Nation's First Military Training Academy Comes to Life
Archaeologist Dr. John Seidel To Discuss America's First Military Academy
The Friends of the Jacobus Vanderveer House invite the public to a free presentation about the Pluckemin Cantonment, site of the nation’s first military training academy, on Sunday, February 23 from 2:00 p.m. to 3:00 p.m. at the Jacobus Vanderveer House and Museum in Bedminster. The historic home, once headquarters for Gen. Henry Knox,will be open for tours from 1:00 p.m. to 4:00 p.m.
Dr. John Seidel, Director, Center for the Environment & Society at Washington College in Chestertown, MD and lead archaeologist on the Pluckemin Archaeological Project, will present a 3D visualization of the Pluckemin Artillery Cantonment, recently commissioned by the Friends of the Jacobus Vanderveer House. The one-hour presentation will also highlight the significance of the cantonment to the Continental Army, its abandonment and eventual discovery in the 1970s, the archaeological dig that ensued, and the wealth of artifacts that were uncovered.
“Lacking the presence of a physical site to visit, the Friends of the Jacobus Vanderveer House felt it was important to use digital technology to tell the story of America’s first military academy, the remarkable leadership of General Henry Knox and Somerset County’s central role in the American Revolution,” remarked Sean Blinn, president of the Friends of the Jacobus Vanderveer House Board of Trustees.
Working with Dr. Seidel, historical geographer Stewart Bruce, other historians, and students at Washington College, the Friends authorized the use of sophisticated mapping software to create a 3D visualization of the lost Pluckemin cantonment (now located in the Hills Development) in a series of digital animations that is interpreted and narrated by scholars. The animated visualization of the 1778-79 cantonment depicts buildings (officers’ quarters, armorers’ shop, artificers’ quarters, tin smith’s shop, etc.) as well as the physical materials, tools and daily activities of life on the site.
The 21st century digital presentation complements the Friends’ more traditional interpretive programs – authentic artifacts, beautiful period rooms, history center, museum displays, art works, maps and printed materials. The virtual cantonment is presented on-site at the Jacobus Vanderveer House Museum, and excerpts are posted on the museum’s website and Facebook page. For more information and a sneek peek at how history meets high-tech in telling the story of Pluckemin’s long lost cantonment, visit: http://www.jvanderveerhouse.org/.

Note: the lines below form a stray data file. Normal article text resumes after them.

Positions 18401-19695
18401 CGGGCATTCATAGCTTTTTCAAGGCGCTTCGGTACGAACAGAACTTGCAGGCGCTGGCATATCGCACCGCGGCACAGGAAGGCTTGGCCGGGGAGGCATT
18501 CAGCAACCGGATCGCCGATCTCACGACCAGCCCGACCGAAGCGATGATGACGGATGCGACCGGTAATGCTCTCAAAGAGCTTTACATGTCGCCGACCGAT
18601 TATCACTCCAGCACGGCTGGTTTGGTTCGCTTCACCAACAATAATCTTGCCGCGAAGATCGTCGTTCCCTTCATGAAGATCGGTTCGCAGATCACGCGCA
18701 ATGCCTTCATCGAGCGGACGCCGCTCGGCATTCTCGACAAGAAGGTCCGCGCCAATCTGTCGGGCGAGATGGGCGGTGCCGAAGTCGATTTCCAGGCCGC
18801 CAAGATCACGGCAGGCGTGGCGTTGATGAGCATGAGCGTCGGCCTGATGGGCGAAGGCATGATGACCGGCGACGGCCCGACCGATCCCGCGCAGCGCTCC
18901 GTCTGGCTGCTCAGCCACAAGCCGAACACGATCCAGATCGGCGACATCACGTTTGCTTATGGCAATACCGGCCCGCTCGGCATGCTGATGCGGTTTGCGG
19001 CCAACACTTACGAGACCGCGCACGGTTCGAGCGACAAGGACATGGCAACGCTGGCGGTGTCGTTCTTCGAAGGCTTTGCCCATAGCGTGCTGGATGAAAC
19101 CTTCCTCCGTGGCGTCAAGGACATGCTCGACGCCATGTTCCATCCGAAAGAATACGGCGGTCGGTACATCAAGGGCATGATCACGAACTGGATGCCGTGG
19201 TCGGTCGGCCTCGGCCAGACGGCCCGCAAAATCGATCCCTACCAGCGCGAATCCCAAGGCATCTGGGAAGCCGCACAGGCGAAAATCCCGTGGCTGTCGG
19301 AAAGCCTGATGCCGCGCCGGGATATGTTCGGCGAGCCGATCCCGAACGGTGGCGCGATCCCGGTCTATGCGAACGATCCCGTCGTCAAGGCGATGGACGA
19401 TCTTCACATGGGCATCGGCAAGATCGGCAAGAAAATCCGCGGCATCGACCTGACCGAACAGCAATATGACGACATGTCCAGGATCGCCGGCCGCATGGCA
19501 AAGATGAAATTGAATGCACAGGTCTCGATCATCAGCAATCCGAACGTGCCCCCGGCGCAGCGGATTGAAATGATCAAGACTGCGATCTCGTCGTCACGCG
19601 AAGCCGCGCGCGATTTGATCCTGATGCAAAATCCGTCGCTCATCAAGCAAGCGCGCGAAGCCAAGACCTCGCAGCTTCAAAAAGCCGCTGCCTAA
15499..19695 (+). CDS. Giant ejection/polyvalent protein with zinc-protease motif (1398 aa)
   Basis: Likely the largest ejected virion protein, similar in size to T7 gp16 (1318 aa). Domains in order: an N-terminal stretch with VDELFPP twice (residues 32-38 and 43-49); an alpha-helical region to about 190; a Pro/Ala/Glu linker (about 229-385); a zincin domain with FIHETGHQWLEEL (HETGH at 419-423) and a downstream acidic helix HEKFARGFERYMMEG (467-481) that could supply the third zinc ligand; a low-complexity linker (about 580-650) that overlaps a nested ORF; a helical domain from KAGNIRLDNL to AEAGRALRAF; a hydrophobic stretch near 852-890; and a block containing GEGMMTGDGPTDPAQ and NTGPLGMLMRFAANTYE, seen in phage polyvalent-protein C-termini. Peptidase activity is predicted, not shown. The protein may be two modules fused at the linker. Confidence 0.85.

Funding support for the 3D visualization was provided by two recent grant awards: a grant of $45,000 from the Somerset County Cultural and Heritage Commission and a grant of $10,000 from the New Jersey Council for the Humanities.
The presentation is intended for audiences 14 and up. There is no charge for admission, but registration is suggested by phoning (908) 396-6053.
The Jacobus Vanderveer House
The Jacobus Vanderveer House served as headquarters for General Henry Knox during the winter of 1778-79 and is the only known building still standing that was associated with the Pluckemin Artillery Cantonment, believed to be the first installation in America to train officers in engineering and artillery. The Jacobus Vanderveer House interprets Dutch colonial life in America as well as the stay by General Knox and his family during the 1778-79 encampment. A National and New Jersey Historic Site, the Jacobus Vanderveer House is a true landmark that offers a vivid look into the history of our country and the lives of those who made it.
The Jacobus Vanderveer House is located at 955 Route 202/206, Bedminster, NJ, behind River Road Park. Entrance to the house is through River Road Park. For directions and more information about the Jacobus Vanderveer House, visit http://www.jvanderveerhouse.org.
This presentation was made possible by a grant from the New Jersey Council for the Humanities, a state partner of the National Endowment for the Humanities. Any views, findings, conclusions, or recommendations expressed in this presentation do not necessarily represent those of the National Endowment for the Humanities or the New Jersey Council for the Humanities. This project was also made possible with support from the Somerset County Board of Chosen Freeholders, the Somerset County Cultural and Heritage Commission, and the Somerset County Open Space, Recreation, Farmland, and Historic Preservation Trust. The Friends of the Jacobus Vanderveer House received an operating support grant from the New Jersey Historical Commission, a division of the New Jersey Department of State.